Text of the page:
Similarly, we see three key areas in which robotics will grow in the coming years:
warehouse automation – automated logistics are becoming ever more crucial as companies aim to keep up with demanding online customers, insisting on rapid and reliable delivery, and this is spreading to new sectors who may not have considered automation pre-pandemic
electric vehicles (EVs) and their batteries – EVs are attracting more interest from environmentally aware consumers as prices fall and battery technology improves; capex investments need to be made now for cars produced over the next 12-24 months
importance of healthcare – governments are recognising post-pandemic that healthcare infrastructure has been under-invested in for many years and are likely to focus on how technology can boost efficiency. Many elective surgeries were postponed during the pandemic, and there is a backlog of automation-friendly surgeries such as hernia corrections which will provide steady growth opportunities.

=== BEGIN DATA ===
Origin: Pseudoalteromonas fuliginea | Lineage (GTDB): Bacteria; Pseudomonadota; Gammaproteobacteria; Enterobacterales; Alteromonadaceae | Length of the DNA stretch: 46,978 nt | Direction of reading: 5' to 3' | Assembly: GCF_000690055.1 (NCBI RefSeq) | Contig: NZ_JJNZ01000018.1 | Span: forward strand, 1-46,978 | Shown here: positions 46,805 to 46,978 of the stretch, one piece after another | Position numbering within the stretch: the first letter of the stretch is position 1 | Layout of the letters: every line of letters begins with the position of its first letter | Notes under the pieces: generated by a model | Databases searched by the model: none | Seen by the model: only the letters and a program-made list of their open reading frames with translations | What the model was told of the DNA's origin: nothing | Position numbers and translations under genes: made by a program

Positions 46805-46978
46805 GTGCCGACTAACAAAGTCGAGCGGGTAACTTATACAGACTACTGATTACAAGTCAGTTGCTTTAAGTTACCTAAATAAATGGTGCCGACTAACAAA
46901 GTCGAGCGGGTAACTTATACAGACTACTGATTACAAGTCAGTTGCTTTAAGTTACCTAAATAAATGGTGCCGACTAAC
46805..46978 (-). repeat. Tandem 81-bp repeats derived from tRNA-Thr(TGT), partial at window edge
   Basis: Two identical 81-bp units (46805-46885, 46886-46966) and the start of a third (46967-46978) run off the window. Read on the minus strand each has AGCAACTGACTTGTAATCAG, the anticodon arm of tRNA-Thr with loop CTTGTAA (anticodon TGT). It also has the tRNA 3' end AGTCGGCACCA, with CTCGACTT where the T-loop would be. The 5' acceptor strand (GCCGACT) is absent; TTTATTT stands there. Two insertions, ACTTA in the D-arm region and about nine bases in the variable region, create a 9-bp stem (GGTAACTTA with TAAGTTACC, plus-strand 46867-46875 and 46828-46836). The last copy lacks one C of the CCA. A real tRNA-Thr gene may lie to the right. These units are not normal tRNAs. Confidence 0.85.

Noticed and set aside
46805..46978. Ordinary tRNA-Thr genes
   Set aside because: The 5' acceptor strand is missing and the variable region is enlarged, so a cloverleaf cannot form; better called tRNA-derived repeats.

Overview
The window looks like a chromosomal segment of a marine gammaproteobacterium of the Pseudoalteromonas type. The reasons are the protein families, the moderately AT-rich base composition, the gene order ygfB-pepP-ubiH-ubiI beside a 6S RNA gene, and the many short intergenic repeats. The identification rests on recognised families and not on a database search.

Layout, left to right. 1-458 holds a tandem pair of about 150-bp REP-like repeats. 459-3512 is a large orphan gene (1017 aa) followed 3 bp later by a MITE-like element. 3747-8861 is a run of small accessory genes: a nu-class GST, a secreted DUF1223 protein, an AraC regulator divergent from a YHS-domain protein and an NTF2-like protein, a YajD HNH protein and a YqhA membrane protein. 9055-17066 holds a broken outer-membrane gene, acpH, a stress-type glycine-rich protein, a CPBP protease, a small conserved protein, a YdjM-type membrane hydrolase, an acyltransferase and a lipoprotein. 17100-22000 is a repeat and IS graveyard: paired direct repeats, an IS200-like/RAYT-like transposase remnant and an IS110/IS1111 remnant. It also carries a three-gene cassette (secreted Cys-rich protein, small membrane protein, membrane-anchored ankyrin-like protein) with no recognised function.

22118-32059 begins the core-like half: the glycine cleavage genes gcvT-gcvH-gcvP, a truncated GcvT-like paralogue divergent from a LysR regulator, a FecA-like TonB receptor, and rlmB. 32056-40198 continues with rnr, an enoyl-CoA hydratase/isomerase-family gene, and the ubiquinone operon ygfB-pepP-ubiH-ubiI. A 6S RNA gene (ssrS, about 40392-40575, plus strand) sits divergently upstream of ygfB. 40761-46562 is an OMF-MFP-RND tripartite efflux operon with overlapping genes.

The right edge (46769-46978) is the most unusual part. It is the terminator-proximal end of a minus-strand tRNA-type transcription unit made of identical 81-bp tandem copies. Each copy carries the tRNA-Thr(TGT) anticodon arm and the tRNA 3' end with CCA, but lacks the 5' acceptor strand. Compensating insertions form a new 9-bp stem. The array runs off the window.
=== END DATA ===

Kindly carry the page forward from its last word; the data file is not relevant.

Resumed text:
Technology stocks are often regarded as long duration investments due in part to their research and development cycles and capex requirements, and as such can be more sensitive to a high rate environment such as the last rate cycle. This is not so relevant to the current environment, as technology companies today are increasingly cash generative with strong balance sheets, and don’t need to borrow; in fact, the most cash-rich companies may even benefit from a higher rate environment.
The connected consumer and future of automation provide attractive, long-term growth opportunities. Macro events such as rate cycles will have some effect and short periods of volatility will need to be weathered, but this is not new, as seen during previous bouts of volatility such as in 2017 following the Trump election, the 2018 US/ China trade war, and more recently the pandemic which in many ways has benefitted the long-term trajectory of the technology sector. We believe our long-term theses remain firmly intact.
*Source: Gartner Q421 IT Spending Worldwide update, 18 January 2022
No assurance can be given that our equity strategies will be successful. Investors can lose some or all of their capital invested. Our strategies are subject to risks including, but not limited to: equity; emerging markets; global investments; investments in small and micro capitalisation universe; investments in specific sectors or asset classes specific risks, liquidity risk, credit risk, counterparty risk, legal risk, valuation risk, operational risk and risks related to the underlying assets.